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'Gilmore Girls' uplifts with loving relationships

Tuesday, October 09, 2001

By Rob Owen, Post-Gazette TV Editor

There is no better television comfort food in these unsettled times than The WB's "Gilmore Girls," which begins its second season at 8 tonight on WCWB with a two-hour premiere.

"Gilmore Girls" reassures with its depiction of a loving mother-daughter relationship, disarms with its realistic portrayal of conflict between a grown child and her parents and endears itself with its setting, fictional Stars Hollow, Conn., the friendliest, most fairy tale-like town you could imagine.

At the end of last season, thirtysomething mom Lorelai (Lauren Graham) received a wedding proposal from high school teacher Max Medina (Scott Cohen) along with thousands of daisies. The premiere picks up the next day with Lorelai and her teen-age daughter, Rory (Alexis Bledel), walking through Stars Hollow, which has daisies on every street corner, no doubt courtesy of Lorelai.

"Gilmore Girls"

WHEN: 8 tonight on The WB.

STARRING: Lauren Graham, Alexis Bledel.


It's obvious to most viewers, though, that Lorelai belongs with Luke, owner of the local diner. Tonight, during her extravagant wedding shower in the town square, stoic Luke stays at work, refilling ketchup bottles until Lorelai encourages him to join the festivities.

"They keep making that ketchup slower and slower," Lorelai sasses.

"It's the Heinz family joke," Luke replies.

Rory has her own reason for happiness. Once again she's dating Dean (Jared Padalecki, now a series regular), who last season seemed like a black sheep but this year looks like a popular jock.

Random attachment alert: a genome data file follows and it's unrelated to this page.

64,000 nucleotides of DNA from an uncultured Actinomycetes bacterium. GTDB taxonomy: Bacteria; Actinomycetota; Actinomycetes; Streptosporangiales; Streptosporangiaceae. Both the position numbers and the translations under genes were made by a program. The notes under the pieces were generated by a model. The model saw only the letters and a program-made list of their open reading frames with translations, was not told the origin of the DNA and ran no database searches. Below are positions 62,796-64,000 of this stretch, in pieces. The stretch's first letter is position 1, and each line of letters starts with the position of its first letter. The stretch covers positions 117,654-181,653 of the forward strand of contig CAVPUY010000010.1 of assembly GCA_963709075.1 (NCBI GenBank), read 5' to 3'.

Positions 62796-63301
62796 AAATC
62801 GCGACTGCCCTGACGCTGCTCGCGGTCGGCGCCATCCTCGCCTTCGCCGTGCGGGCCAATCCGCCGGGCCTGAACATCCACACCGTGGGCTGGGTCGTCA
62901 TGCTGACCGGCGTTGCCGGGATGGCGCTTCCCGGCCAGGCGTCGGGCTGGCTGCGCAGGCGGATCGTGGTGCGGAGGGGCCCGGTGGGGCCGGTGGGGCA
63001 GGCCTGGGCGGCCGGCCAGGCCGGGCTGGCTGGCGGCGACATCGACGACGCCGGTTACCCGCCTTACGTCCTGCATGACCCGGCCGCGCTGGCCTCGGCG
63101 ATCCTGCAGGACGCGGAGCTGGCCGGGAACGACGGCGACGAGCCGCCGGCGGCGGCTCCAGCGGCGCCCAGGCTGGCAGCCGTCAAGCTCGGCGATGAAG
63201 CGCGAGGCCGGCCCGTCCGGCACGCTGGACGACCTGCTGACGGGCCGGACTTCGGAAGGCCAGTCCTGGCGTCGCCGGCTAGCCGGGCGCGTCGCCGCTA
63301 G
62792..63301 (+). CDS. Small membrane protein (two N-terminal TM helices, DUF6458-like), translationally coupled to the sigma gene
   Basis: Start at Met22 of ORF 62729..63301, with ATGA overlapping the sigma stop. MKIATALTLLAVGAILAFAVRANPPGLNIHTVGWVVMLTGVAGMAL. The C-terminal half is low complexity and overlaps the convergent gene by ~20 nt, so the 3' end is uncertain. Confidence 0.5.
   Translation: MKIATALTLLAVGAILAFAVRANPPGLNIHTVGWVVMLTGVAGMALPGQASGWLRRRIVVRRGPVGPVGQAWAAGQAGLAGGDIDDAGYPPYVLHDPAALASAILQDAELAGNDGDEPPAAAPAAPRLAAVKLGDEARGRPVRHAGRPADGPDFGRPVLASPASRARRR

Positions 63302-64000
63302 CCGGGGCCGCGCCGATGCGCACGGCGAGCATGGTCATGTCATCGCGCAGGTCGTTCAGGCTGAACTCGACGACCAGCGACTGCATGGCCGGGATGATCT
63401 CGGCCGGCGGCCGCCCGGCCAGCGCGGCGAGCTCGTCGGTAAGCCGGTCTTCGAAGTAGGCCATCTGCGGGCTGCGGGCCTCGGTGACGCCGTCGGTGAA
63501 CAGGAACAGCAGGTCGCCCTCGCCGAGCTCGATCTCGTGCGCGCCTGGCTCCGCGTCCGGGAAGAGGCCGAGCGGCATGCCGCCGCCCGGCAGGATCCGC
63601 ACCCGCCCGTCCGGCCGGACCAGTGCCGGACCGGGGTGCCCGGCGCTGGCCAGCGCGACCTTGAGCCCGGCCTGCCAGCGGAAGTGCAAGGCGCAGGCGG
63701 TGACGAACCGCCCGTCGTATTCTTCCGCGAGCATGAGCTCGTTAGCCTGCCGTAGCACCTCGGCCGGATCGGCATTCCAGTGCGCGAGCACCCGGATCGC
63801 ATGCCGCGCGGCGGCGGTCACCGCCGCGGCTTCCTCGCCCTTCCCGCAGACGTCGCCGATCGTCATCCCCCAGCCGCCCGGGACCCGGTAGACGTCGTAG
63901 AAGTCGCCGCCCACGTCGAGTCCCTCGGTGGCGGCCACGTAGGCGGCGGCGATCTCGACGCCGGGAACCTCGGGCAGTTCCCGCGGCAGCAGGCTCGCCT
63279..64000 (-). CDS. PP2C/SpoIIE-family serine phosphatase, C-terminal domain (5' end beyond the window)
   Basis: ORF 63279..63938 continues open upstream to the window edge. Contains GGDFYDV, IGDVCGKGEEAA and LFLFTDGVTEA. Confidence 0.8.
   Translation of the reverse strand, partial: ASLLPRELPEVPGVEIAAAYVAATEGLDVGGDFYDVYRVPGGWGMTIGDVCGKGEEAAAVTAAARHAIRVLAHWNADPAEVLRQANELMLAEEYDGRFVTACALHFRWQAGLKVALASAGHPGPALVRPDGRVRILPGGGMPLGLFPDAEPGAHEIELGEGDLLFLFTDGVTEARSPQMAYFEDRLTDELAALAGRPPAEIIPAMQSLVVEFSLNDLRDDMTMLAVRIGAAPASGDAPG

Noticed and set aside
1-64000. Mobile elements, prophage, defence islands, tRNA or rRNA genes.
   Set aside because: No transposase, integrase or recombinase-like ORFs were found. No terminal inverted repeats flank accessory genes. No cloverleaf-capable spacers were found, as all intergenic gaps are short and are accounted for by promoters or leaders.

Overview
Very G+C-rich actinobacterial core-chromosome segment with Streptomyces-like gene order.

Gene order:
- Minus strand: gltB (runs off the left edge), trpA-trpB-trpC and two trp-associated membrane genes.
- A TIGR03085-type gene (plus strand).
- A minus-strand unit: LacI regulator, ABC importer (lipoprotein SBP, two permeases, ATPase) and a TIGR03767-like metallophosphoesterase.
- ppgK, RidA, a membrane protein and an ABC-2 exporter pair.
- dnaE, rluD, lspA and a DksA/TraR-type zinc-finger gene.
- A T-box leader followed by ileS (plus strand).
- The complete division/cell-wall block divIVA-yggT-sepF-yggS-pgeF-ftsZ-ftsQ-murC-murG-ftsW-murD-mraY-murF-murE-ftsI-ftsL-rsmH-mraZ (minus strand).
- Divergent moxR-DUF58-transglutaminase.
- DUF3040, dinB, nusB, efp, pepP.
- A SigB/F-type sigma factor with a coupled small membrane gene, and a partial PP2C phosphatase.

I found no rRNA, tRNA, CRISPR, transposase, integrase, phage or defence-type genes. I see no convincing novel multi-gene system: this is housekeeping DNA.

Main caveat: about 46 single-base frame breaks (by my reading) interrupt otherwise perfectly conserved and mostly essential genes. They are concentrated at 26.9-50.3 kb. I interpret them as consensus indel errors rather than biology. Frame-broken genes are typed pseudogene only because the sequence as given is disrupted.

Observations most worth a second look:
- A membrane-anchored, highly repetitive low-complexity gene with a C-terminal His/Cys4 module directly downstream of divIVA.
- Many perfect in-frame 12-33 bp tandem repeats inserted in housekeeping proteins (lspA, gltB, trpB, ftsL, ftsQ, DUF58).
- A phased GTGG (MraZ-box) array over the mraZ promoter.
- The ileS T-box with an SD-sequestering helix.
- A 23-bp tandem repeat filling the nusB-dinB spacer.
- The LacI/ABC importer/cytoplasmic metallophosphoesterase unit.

As cute, funny and sweet a show as "Gilmore Girls" is, the series doesn't shy away from conflict. Tonight Rory's grandfather (Edward Herrmann) becomes way over-protective of his granddaughter, while Lorelai and her mother, Emily (Kelly Bishop), have communication problems of their own.

Despite being set against the backdrop of an impossibly sunny town, the relationships on "Gilmore Girls" are utterly grounded in reality.

Emily takes offense when she learns of Lorelai's engagement from someone other than her daughter. When Lorelai finally tells Emily the news, she's met with a chilly reception. Both are hurt and both have good reasons for their reactions. Both are right, both are wrong, both are flawed people with the best intentions.

How wonderful it is to have "Gilmore Girls" back with new episodes.

There's just one problem: The show's move from Thursday to Tuesday has created another conundrum for viewers. Last season, "Gilmore Girls" faced off against "Survivor" and "Friends." Now the show takes on other series with similar appeal, UPN's "Buffy the Vampire Slayer" and Fox's "That '70s Show" and "Undeclared."

Tonight, VCRs will whirr into action. And when viewers sit down to watch their tape of "Gilmore Girls," their hearts will be warmed.

You can reach Rob Owen at rowen@post-gazette.com Post questions or comments to www.post-gazette.com/tv under TV Forum.

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